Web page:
Determination of Thermal Properties of Lightweight Cellular Mortar (LCM) of Different Density Through Guarded Hot Plate Method
Keywords:thermal conductivity, mortar, lightweight cellular concrete, void size, porosity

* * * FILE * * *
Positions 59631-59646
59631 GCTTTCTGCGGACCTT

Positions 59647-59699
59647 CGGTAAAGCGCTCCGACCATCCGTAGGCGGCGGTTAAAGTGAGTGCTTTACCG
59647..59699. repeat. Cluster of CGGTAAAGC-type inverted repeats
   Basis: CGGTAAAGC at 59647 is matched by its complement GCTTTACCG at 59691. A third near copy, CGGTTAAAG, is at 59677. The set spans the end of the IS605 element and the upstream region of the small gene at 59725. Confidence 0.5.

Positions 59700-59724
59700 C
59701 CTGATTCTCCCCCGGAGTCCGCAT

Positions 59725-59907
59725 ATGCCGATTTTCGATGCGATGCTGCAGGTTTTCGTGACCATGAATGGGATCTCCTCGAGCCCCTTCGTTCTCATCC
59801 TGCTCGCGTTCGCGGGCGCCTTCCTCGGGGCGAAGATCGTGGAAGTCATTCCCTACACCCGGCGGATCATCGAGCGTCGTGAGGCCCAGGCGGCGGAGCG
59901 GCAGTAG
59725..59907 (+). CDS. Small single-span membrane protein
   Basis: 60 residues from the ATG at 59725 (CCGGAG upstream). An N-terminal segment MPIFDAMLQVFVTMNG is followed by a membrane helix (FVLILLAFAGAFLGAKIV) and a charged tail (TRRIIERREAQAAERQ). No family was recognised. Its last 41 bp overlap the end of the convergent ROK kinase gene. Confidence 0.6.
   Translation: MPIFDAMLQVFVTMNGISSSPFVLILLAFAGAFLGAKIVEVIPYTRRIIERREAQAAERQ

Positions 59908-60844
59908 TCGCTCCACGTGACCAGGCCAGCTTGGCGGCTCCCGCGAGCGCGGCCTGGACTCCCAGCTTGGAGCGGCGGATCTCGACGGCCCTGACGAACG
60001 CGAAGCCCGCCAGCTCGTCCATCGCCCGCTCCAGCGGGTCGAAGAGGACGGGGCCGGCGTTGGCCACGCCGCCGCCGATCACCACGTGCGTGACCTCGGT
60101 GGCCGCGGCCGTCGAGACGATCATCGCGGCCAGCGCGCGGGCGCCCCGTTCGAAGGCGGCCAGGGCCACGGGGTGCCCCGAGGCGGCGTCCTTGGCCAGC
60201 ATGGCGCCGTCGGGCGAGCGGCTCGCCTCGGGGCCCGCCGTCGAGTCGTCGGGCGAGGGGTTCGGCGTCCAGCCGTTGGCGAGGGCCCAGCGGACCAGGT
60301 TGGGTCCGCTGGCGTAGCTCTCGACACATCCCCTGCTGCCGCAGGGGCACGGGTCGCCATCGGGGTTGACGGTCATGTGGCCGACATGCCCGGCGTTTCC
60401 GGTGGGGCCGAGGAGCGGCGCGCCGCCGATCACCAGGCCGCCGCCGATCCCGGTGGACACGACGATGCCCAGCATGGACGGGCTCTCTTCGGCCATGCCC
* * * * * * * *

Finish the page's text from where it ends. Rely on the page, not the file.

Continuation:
Currently, the construction industry in Malaysia has shown substantial awareness in employing lightweight cellular mortar (LCM) as a building material. The main advantages of LCM are its outstanding thermal properties, low density, excellent fire resistance performance, exceptional impact resistance and worthy freeze thaw resistance. The application of low thermal conductivity building materials is significant to reduce heat gain through the envelope into the building in hot climate country like Malaysia. Hence, the aim of this study is to determine the effective thermal conductivity of LCM of various densities through Guarded Hot Plate Method. The densities were ranging from 550, 650, 750, 850 and 950 kg/m3 with constant cementsand ratio of 2:1 and water-cement ratio of 0.45. This study focused on the effects of density, porosity and mortar bubble size on thermal conductivity of LFC. Guarded Hot Plate Method was used to attain the thermal conductivity of LCM of various densities. The porosity value of LCM was determined through the Vacuum Saturation Apparatus. In order to scrutinize the effect of mortar bubble size on thermal conductivity of LCM, bubble size measurements were made under a microscope with a magnification of 50x. From the experimental results, it had shown that lower density LCM decodes to lower thermal conductivity. For instance, the thermal conductivity for LCM reduced from 0.30 to 0.24W/mK and further reduced to 0.19W/mK for corresponding densities of 950, 750 and 550 kg/m3, respectively. The density of LCM is controlled by the porosity where lower density LCM specifies higher porosity. The study also revealed that the dominant void size rises as the LCM density declines due to the higher amount of foam used. For example, from a microscopic analysis of the internal images of the three densities of LCM, the dominant void size of the 550, 750 and 950 kg/m3 density LCM has been determined as 0.76mm, 0.66mm and 0.55mm in that order. Hence, thermal conductivity changes significantly with the porosity of LCM because air is the poorest conductor compared to solid and liquid due to its molecular structure. From the results obtained, it can be concluded that LCM has very low thermal conductivity, making it a suitable material for building use as insulating or fire resisting material due to its porous internal structure.